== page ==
National Fisherman

One troubling casualty of the federal government shutdown -- more troubling even than the blackout of the panda cam at the National Zoo -- is the suspension of the Food and Drug Administration's food safety inspection program.
 
The U.S. Department of Agriculture's Food Safety Inspection Service will continue manning every meat production facility with full-time inspectors, even as many government programs are halted. But the FDA actually oversees the safety of the vast majority of the country's food industry. And according to a memo released by the Department of Health and Human Services, the bulk of FDA food inspectors have been deemed non-essential, so will inspect few if any food facilities until Congress and the president agree on a bill to fund the federal government.
 
In fiscal 2011, the FDA coordinated or conducted inspections of about 20,000 food facilities for compliance with safety regulations. (The 2011 Food Safety Modernization Act actually requires U.S. inspectors to check almost 35,000 facilities a year, but funding has not been provided to meet that mandate.) The number of past inspections suggests FDA officials normally inspect about 80 facilities per business day. So, for every day the government doesn't work, approximately 80 food facilities will go without federal inspections. If the shutdown lasts until Oct. 17, 960 facilities may go without U.S. inspections.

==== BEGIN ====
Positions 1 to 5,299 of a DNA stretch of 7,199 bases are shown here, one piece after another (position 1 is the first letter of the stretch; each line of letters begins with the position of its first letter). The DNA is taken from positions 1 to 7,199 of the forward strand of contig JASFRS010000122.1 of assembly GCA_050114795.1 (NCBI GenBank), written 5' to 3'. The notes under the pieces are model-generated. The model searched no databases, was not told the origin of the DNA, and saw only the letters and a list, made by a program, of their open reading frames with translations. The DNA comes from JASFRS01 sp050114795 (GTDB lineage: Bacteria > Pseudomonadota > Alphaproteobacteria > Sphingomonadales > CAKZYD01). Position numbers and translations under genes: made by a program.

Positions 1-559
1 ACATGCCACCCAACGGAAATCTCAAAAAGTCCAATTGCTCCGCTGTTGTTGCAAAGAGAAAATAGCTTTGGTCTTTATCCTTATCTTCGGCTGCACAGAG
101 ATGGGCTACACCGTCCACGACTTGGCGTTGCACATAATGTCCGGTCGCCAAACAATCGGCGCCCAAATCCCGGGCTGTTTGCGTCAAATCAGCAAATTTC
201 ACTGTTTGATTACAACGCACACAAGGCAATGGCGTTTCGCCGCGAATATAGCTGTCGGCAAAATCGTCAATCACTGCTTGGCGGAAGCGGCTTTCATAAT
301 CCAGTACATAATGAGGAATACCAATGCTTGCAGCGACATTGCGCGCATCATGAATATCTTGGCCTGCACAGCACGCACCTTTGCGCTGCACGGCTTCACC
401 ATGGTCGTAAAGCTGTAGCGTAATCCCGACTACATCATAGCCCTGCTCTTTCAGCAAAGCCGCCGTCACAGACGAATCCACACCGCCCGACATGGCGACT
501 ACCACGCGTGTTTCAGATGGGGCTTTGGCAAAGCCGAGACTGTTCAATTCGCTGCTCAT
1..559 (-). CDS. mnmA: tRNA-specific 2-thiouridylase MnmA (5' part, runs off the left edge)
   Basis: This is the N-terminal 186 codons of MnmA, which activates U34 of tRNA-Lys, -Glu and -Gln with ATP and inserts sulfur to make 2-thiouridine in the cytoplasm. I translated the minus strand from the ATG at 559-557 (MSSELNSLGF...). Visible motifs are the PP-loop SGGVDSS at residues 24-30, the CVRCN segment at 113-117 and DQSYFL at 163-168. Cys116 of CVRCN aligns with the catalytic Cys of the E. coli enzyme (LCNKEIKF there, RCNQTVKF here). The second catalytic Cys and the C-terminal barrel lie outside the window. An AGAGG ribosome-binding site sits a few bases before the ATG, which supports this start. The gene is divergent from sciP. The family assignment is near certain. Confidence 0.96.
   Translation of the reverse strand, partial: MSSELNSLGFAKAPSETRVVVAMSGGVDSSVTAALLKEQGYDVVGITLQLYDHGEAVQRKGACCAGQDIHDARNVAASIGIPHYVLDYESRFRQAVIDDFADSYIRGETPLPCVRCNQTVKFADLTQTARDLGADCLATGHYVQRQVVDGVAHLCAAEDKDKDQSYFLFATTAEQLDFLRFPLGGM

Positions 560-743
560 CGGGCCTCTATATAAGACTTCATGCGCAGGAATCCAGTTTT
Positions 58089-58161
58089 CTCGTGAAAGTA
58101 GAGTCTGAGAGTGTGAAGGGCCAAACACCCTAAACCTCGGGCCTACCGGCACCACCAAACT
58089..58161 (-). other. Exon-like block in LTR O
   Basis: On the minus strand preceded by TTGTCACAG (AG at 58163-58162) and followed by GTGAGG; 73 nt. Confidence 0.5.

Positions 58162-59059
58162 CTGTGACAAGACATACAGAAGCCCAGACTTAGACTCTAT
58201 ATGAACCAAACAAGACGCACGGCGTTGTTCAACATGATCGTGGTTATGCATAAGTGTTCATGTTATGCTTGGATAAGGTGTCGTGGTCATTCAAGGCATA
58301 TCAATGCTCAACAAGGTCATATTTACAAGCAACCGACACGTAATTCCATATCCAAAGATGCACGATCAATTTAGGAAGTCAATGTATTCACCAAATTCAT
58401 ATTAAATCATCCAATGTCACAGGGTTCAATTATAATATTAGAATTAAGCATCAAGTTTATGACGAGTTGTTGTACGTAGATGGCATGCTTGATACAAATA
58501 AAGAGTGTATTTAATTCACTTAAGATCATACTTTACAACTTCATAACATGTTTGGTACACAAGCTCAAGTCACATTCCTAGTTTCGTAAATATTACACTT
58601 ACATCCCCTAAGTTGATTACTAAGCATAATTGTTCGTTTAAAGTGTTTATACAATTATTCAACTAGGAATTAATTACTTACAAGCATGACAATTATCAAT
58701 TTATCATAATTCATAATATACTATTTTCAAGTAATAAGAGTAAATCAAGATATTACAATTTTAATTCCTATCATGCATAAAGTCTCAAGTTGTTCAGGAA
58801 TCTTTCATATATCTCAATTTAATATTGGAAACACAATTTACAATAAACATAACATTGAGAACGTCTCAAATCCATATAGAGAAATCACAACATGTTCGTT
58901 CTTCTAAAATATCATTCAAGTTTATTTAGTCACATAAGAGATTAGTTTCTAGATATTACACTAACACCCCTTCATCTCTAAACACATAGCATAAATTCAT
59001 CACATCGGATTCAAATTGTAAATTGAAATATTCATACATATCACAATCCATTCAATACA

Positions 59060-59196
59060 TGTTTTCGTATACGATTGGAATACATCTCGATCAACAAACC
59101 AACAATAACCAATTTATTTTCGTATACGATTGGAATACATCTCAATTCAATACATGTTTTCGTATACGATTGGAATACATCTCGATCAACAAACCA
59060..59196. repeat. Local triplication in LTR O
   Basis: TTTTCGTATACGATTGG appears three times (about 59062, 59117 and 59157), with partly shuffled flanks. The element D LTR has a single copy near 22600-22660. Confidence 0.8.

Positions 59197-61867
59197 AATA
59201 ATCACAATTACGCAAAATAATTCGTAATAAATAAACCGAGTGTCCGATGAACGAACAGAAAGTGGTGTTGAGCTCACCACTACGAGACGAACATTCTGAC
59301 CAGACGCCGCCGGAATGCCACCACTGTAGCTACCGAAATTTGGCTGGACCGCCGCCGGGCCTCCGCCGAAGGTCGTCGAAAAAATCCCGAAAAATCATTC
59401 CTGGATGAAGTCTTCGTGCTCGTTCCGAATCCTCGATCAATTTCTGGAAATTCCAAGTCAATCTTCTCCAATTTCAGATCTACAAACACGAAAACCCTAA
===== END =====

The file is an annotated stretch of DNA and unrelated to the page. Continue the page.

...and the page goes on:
A spokesman from the FDA contacted The Huffington Post on Wednesday to note that a portion of these inspections would be conducted by the agency's partners in state agriculture and public health departments. But he couldn't say how big a portion, or whether the FDA would continue, during the shutdown, to pay state agencies their normal fee for inspections conducted on the FDA's behalf. 
 
Read the full story at the Huffington Post>>

National Fisherman Live

National Fisherman Live: 1/27/15

In this episode:

Assessment: Atlantic menhaden is not overfished
Bering Sea pollock fishery casts off
Dock to Dish opens Florida’s first CSF
Second wave of disaster funds for Alaska
Fisherman lands N.C.’s largest bluefin ever

Inside the Industry

The Alaska Seafood Marketing Institute is still seeking public review and comment on the Alaska Responsible Fisheries Management Conformance Criteria (Version 1.2, September 2011). The public review and comment period, which opened on Dec. 3, 2014, runs through Monday, Feb. 3.

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NOAA, in consultation with the Department of the Interior, has appointed 10 new members to the Marine Protected Areas Federal Advisory Committee. The 20-member committee is composed of individuals with diverse backgrounds and experience who advise the departments of commerce and the interior on ways to strengthen and connect the nation's MPA programs. The new members join the 10 continuing members appointed in 2012.

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